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Engineer Rear-Admiral W. R. Parnall (1877-1954)
1954 Obituary 
ENGINEERS and engineer officers of the Navy will have learned with regret of the death of Engineer Rear-Admiral W. R. Parnall, C.B., C.B.E., which occurred on Tuesday of last week, in his seventy-seventh year.
Admiral Parnall, who was born on June 13, 1877, entered the Navy as probationer assistant engineer in 1897, after completing five years at college, and served in H.M. ships "Media," "Rodney" and "Thunderer."
From 1900 to 1914 he carried out the duties of junior engineer officer in a number of naval ships, including the "St. George," "Prince of Wales" and "Gurkha," and also spent a year at the Admiralty, and three years, from 1906 to 1909, at the Royal Naval College, Dartmouth.
He was promoted to commander in 1914 and served throughout the first world war with the Grand Fleet; he was chief engineer in the battleship "Erin" from 1914 to 1916, when he transferred to the "Queen Elizabeth" and was present at the battle of Jutland.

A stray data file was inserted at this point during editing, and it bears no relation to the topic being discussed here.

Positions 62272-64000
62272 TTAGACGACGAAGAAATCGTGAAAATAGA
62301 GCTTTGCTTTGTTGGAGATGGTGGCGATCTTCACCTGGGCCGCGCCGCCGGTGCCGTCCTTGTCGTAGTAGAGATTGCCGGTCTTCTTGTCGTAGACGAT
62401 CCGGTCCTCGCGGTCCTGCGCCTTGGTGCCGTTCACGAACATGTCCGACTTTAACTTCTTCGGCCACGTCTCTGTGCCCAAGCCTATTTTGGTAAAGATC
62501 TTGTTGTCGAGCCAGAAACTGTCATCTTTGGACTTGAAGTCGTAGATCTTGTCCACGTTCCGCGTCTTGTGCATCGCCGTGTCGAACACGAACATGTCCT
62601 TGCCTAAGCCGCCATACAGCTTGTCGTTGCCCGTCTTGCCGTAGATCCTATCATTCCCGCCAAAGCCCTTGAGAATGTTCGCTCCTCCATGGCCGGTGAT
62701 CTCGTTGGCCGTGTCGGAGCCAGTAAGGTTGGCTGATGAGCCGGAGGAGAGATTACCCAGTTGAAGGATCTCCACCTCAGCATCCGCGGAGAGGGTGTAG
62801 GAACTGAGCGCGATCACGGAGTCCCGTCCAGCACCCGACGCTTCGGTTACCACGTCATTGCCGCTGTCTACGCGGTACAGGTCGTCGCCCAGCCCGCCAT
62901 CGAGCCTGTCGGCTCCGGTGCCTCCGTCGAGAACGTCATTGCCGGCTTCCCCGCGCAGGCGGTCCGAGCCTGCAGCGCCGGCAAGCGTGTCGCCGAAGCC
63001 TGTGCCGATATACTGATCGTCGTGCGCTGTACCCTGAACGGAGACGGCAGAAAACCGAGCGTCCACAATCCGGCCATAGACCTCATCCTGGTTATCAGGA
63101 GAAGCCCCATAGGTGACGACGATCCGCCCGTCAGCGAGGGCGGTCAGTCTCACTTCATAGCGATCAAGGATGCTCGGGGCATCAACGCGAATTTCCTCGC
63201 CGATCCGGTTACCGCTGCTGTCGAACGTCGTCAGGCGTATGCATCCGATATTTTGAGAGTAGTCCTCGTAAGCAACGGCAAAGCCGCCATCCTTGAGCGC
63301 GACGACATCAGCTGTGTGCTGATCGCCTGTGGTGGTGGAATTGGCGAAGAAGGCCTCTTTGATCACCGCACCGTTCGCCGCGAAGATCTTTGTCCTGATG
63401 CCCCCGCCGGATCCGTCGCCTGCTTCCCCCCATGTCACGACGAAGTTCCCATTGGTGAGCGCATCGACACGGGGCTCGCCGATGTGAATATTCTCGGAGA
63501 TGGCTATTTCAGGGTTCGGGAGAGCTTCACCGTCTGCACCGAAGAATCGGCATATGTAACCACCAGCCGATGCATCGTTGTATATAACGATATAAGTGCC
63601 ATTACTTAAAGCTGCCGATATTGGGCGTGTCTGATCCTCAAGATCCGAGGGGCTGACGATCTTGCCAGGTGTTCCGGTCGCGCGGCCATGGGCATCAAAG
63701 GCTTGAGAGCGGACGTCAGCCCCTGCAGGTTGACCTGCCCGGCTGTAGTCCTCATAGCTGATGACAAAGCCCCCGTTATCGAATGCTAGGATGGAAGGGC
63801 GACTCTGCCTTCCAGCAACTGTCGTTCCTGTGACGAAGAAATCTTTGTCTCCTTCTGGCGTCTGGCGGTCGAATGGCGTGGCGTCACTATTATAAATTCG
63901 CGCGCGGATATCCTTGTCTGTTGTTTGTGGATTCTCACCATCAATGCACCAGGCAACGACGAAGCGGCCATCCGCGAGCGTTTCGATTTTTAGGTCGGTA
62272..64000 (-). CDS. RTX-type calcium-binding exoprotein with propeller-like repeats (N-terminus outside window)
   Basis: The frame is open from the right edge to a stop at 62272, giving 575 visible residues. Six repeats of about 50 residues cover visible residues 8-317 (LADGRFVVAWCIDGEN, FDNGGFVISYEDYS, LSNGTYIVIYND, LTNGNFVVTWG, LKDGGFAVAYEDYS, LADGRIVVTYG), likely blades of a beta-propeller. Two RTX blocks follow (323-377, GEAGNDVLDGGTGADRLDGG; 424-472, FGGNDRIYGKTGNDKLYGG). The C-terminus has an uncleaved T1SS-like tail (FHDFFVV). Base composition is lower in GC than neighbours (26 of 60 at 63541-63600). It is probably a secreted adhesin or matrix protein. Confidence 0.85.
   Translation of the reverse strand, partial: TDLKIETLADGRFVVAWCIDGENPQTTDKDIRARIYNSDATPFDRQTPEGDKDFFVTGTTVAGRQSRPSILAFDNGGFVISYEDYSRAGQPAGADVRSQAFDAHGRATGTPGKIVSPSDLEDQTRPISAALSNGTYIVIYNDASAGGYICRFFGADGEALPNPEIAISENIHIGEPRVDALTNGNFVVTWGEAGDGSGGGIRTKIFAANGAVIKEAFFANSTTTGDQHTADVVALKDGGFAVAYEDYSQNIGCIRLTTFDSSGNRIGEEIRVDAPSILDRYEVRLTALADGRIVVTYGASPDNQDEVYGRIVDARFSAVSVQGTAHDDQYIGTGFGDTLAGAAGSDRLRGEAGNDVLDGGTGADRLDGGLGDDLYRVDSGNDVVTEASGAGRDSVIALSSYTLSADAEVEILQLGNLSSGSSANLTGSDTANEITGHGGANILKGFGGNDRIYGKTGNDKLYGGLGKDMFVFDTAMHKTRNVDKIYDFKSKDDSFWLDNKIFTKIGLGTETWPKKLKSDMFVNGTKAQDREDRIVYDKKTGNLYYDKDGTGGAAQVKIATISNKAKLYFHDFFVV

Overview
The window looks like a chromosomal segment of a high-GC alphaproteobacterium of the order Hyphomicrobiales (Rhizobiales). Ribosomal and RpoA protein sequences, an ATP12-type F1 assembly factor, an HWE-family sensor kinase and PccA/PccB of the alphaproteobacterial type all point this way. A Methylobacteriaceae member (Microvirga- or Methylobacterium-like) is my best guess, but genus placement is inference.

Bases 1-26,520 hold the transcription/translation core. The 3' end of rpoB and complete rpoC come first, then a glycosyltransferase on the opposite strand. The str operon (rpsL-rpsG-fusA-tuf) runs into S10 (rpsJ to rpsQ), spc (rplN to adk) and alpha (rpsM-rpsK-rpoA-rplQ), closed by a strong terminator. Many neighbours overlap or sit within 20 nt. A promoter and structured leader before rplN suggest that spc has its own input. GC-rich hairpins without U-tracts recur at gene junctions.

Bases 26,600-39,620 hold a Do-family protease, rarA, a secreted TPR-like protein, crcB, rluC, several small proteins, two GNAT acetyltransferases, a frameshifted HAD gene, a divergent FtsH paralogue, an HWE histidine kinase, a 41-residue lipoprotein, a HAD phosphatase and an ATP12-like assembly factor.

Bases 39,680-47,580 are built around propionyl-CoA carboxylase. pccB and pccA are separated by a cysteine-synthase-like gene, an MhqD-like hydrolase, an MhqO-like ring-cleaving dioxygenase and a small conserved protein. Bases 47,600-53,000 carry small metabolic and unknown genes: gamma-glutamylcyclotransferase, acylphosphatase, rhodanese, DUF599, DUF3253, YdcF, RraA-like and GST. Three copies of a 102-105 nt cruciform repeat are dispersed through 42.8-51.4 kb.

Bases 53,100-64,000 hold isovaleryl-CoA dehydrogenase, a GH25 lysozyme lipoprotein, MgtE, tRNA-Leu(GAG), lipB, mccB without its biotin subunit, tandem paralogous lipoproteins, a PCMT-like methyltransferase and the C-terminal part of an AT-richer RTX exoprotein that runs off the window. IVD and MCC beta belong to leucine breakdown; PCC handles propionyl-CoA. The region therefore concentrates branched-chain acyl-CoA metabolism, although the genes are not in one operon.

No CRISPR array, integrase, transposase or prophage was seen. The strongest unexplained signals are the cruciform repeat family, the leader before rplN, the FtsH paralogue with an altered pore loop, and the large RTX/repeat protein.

After the war Admiral Parnall was chief engineer on board the cruiser "Southampton," the flagship of the South American station, and in 1921 he returned to England to join the staff of the engineer-in-chief.
Two years later he became assistant engineer-in-chief and in 1927 he was appointed deputy engineer-in-chief, a post which he continued to hold until his retirement in 1930.
He became associated with Parsons Marine Steam Turbine Company, Ltd., in 1935 and acted as that company's London representative until the time of his death, except from 1939 to 1944, when he returned to the engineering branch of the Admiralty.
Rear-Admiral Parnall was made a Companion of the Bath in 1927 and was awarded the C.B.E. for his services during the second world war.